What would you prefer in a college?

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What would you prefer when choosing a college?

Full Scholarship, nationally recognized university, no current elite pole vaulters
2
25%
75% Scholarship, 1 older training partner who vaults the same height as you, 1 training partner who jumps 1 foot lower than you.
2
25%
50% Scholarship, 1 training partner who jumps a foot higher than you, 1 training partner who jumps 6 inches lower than you.
2
25%
25% Scholarship, 1 training partner who jumps 1.5 feet higher than you, 1 training partner who jumps 1 foot higher than you.
1
13%
Walk On, 1 training partner who jumps 2 feet higher than you, 1 training partner who jumps 1.5 feet higher than you, 1 training partner who jumps 1 foot higher
1
13%
 
Total votes: 8

PV2020
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What would you prefer in a college?

Unread postby PV2020 » Thu Aug 08, 2013 9:24 pm

There are many things to consider when deciding what college is best for you. Money is one of those things people consider but it usually reflects what you will have around you in the program (although not always). This is because most programs are not going to put multiple scholarships into the vault, so the more you get, the less your team mates are probably on.

The choice then becomes how important is the money to you and what you want out of a program. Do you want to go somewhere where you start off the best or do you want to go somewhere that you have older vaulters jumping higher around you. Then how important is the dollar amount of your scholarship. There is much more to consider when making this choice but this poll is just to reflect people's thinking when it comes to the importance of money.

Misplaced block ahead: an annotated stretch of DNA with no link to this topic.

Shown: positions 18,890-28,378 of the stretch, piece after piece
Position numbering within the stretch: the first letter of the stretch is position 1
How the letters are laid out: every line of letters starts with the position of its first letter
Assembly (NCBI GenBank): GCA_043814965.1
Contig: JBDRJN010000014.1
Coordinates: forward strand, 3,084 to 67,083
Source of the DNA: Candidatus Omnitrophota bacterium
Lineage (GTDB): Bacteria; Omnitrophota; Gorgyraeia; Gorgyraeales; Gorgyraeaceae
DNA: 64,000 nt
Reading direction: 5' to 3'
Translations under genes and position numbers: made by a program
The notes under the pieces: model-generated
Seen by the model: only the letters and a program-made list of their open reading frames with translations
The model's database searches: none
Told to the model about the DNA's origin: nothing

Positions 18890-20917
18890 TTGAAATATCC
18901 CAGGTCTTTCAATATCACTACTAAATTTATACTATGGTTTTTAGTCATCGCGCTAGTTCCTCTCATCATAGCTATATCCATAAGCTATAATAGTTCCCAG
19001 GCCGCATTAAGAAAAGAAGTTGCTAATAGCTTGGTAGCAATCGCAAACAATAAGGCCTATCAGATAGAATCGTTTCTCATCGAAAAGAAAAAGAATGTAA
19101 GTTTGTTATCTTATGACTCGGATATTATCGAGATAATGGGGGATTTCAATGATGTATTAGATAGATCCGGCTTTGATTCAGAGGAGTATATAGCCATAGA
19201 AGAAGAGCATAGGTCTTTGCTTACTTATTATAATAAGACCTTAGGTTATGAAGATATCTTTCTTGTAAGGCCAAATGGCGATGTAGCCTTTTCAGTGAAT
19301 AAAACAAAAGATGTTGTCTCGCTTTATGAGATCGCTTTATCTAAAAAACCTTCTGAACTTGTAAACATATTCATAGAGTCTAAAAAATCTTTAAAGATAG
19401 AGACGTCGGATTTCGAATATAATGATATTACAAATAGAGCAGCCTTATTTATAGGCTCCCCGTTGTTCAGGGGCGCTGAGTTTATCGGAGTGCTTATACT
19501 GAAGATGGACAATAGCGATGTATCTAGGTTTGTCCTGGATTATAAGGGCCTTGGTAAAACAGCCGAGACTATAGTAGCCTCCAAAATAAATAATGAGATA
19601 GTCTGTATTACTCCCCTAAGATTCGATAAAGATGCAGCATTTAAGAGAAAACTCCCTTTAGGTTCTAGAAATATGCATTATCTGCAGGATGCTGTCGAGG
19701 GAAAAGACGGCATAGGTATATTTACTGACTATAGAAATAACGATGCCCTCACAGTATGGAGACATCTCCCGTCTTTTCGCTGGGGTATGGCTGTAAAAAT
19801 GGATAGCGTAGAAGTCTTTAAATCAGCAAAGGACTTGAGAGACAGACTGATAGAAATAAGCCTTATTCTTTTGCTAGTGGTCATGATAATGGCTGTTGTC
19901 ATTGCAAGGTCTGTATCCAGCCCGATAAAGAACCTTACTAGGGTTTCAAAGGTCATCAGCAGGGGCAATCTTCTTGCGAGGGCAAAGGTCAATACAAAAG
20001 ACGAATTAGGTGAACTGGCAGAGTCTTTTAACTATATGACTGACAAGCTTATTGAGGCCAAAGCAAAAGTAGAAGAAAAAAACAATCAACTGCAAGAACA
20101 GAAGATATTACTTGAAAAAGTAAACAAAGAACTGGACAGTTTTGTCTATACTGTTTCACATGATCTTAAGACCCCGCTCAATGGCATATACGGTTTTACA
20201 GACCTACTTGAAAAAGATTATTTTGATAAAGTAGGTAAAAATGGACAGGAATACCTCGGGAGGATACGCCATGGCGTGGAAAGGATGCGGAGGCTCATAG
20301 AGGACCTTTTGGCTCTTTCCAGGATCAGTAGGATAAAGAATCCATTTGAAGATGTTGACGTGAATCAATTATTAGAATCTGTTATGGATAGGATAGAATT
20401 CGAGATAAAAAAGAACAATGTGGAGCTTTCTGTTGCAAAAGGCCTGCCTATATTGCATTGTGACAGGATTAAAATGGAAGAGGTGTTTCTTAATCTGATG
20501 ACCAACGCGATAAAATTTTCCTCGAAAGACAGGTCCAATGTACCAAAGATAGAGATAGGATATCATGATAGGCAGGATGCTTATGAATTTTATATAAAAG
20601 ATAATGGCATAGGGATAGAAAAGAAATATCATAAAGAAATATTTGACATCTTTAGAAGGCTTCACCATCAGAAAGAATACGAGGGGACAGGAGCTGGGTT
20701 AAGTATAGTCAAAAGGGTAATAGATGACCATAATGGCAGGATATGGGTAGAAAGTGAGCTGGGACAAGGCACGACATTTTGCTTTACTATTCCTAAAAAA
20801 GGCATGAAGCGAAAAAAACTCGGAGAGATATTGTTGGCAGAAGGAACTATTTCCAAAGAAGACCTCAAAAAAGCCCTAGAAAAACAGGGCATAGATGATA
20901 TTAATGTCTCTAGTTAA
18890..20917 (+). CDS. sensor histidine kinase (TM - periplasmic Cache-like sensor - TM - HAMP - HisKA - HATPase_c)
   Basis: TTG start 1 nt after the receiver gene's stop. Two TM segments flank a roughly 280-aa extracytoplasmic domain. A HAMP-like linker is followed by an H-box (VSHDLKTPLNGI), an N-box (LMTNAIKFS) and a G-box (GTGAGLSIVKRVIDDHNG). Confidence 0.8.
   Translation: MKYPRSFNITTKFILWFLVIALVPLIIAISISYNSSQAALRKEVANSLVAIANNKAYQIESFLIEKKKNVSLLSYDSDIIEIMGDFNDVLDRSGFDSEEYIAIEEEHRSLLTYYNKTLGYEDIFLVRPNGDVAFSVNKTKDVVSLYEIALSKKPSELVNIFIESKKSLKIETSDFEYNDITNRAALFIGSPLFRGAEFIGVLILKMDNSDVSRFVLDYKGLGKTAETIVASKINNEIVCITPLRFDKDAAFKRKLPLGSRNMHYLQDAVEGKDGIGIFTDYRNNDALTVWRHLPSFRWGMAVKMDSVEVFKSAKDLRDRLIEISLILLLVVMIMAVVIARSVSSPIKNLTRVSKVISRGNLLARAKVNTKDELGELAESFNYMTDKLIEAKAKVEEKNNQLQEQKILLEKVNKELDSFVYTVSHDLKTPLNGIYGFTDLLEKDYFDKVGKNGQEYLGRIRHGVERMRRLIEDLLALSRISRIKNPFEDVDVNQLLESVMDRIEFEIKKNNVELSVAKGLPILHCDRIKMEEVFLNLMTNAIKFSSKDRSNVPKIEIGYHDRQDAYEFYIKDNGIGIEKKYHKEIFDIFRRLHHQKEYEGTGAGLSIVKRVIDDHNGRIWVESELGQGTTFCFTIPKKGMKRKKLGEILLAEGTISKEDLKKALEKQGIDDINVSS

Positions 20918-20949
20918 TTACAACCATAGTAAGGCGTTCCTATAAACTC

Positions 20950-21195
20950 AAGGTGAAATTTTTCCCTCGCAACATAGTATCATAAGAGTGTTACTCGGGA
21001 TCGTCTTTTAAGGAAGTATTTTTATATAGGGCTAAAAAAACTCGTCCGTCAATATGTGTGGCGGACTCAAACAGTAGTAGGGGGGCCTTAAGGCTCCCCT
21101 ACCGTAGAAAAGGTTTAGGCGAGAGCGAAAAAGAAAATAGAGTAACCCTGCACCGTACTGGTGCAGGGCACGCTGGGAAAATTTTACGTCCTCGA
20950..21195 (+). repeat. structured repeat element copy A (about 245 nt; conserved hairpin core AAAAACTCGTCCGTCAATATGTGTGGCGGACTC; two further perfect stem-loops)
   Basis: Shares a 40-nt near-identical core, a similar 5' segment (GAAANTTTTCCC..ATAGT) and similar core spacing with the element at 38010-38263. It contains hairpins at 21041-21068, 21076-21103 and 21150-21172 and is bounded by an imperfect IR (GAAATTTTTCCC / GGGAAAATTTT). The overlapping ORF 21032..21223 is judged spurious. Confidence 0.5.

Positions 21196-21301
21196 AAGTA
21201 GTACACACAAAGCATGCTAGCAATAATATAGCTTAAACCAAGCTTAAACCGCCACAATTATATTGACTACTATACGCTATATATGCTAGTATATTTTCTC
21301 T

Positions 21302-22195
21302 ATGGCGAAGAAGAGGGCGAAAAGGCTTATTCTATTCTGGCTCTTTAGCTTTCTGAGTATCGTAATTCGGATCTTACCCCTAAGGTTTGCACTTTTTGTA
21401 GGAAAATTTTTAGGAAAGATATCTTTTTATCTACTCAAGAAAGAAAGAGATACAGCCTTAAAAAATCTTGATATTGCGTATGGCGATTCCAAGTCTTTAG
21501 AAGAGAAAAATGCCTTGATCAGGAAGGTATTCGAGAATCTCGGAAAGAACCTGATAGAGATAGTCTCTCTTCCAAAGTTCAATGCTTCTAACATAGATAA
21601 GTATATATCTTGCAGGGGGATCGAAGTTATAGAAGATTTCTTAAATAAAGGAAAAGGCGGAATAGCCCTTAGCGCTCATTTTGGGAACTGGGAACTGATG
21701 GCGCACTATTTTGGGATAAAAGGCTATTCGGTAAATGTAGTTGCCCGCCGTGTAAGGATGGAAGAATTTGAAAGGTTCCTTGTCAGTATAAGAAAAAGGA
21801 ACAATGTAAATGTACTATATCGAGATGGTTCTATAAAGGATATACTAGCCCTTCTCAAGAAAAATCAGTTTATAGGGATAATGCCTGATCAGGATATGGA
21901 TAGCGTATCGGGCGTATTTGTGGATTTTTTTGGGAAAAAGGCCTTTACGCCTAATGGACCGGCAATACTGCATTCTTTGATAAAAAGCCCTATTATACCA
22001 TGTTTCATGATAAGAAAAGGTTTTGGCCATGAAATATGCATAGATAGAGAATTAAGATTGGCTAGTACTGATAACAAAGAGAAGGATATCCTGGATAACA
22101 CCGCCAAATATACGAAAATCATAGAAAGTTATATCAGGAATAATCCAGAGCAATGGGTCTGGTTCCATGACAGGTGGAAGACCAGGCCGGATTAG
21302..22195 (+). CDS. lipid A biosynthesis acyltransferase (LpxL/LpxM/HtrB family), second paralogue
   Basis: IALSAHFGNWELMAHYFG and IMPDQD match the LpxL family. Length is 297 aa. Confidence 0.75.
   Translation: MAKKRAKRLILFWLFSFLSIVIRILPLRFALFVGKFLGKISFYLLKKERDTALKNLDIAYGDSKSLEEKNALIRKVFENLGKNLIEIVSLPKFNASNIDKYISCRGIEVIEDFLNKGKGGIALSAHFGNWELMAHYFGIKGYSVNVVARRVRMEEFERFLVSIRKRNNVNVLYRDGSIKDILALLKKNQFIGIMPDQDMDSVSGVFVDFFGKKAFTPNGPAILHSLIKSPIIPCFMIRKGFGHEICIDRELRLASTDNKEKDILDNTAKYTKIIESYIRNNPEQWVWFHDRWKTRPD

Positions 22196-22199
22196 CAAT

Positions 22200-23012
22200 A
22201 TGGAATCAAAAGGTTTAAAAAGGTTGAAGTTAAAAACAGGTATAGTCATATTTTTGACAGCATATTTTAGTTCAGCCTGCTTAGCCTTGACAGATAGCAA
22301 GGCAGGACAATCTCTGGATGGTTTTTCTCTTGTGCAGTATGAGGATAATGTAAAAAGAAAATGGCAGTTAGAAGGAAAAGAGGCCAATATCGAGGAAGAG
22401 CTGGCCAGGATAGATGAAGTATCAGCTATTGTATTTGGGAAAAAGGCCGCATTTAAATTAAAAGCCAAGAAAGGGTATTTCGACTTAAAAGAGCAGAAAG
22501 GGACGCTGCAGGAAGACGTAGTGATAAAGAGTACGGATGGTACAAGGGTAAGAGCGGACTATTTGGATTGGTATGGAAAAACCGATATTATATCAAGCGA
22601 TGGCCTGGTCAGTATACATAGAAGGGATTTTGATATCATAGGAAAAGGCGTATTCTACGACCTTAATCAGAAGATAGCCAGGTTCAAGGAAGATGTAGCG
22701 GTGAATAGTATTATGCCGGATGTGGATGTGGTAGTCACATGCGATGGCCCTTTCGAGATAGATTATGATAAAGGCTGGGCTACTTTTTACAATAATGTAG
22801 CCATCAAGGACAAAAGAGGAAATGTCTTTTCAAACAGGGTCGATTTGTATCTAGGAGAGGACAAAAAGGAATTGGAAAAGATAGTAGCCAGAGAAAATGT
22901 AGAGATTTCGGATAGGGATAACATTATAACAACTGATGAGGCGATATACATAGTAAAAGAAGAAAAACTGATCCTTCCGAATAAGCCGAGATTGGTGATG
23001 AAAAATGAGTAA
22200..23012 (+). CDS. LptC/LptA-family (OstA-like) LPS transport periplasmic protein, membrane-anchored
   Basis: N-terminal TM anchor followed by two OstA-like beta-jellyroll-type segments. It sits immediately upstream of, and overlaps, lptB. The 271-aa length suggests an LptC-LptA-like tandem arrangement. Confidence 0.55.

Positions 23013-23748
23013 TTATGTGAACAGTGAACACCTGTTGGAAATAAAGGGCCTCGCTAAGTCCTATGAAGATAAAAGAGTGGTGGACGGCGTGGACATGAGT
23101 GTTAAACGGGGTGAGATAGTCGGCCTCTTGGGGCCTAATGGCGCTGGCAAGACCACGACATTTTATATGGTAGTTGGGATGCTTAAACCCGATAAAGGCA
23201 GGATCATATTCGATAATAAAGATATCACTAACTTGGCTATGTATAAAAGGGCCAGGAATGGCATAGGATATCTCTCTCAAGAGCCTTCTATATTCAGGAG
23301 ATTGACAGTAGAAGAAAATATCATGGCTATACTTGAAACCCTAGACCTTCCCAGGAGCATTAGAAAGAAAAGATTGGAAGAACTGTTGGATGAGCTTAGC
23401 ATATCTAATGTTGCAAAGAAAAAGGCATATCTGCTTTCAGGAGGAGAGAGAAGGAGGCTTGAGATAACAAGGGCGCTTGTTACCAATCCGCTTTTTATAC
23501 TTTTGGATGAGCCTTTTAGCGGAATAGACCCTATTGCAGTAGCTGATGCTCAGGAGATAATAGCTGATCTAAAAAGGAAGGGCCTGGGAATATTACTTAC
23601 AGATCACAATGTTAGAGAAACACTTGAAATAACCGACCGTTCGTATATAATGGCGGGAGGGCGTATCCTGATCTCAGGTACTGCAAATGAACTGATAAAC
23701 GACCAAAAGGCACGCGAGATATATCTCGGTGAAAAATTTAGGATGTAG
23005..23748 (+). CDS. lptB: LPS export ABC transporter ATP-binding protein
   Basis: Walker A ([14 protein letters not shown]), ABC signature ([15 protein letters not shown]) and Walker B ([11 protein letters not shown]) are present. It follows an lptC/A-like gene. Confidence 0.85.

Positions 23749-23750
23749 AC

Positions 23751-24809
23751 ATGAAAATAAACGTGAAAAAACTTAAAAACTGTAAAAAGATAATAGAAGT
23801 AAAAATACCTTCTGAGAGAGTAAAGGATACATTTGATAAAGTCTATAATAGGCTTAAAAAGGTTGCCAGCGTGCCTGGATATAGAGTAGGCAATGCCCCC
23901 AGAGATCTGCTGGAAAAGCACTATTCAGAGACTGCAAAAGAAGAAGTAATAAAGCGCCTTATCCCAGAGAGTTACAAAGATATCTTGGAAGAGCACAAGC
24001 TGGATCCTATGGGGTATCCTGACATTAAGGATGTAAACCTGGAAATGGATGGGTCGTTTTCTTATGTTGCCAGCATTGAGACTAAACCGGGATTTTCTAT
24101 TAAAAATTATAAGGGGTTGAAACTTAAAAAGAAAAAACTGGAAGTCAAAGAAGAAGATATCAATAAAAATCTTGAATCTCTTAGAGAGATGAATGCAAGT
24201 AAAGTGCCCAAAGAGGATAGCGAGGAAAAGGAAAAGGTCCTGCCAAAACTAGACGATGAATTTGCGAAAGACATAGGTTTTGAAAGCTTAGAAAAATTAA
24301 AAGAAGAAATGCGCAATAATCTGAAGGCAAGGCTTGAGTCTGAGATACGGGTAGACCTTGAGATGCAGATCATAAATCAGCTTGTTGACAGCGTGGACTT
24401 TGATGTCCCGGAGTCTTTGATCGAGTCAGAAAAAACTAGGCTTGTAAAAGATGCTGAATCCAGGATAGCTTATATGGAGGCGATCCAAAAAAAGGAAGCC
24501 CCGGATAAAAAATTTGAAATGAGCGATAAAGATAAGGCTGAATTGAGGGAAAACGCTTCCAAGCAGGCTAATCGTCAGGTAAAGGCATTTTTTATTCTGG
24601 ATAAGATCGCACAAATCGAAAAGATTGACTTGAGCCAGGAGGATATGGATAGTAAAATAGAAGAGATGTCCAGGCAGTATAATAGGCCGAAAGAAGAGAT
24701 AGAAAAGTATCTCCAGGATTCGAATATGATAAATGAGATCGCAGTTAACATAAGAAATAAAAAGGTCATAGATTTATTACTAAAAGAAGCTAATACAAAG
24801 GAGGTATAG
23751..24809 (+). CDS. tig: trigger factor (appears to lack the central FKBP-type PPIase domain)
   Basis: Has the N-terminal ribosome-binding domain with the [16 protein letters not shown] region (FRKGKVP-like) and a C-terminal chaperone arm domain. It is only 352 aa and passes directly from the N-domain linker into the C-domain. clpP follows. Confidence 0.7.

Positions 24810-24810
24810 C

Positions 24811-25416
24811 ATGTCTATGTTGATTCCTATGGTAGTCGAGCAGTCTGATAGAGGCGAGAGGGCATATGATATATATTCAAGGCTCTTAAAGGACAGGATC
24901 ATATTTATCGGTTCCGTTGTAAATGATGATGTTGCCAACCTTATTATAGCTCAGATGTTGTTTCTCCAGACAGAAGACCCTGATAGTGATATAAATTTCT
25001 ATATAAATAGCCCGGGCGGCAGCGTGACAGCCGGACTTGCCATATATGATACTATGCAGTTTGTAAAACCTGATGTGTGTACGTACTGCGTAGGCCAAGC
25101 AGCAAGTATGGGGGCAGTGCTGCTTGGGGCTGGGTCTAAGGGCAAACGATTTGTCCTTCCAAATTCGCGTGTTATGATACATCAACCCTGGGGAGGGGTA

But from experience I can say that most the time if you are offered a 'lower' amount and the team has other guys jumping really high, they were probably not on much more than you when they got there (although this varies from program to program) and were coached to that ability.

Also one thing that I think many people do not realize is this, no one can afford college! I see people all the time take the 25% scholarship because somewhere gave them an offer rather than walk onto the program that is consistently producing better pole vaulters. If you can not afford college and take a 25% scholarship and then the other 75% is student loans, is it that important to you to you to pay on the loan less or would live be more enjoyable taking out 100% on loans and liking the college you choose better?

I also used the comparison to your own PR instead of marks for the team mates. This is because some people have to think realistically. But an example would be a 16' guy who chooses to walk on at one of the top programs in the country that has a 18' jumper, 17'6 jumper, and 17' jumper. That in comparison to him taking 75% at another program who's best vaulter only jumps 16'.

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Re: What would you prefer in a college?

Unread postby Split » Fri Aug 09, 2013 12:08 am

When I was a senior in HS I was recruited by 2 Division III schools and 1 Division II school. Both D-III schools were out of state, which meant financial aid would be pretty minimal. The first school also invited me to walk-on the cross country team in addition to being on the track team. We never really further discussed scholarships, but this lead me to believe that I would be getting some sort of aid. The second D-III school only offered about 50% in a merit scholarship, and with the financial aid I would receive would require about 10K in loans a year. The school itself was not entirely a successful school. I was being recruited for decathlon and would be the only person there.
In late April I received a call from a coach at a Division II school. It seemed terrific at first. Roughly 50% scholarship, merit scholarship for having a high GPA + SAT scores, scholarship for being from the West Coast (this was a midwest school), and a small government grant. By then I had already submitted my SIR to UCLA to be a full-time student. Despite the enticing offer, by then I had already come to terms with the end of my athletic goals and declined.
I never met a pole I didn't like.


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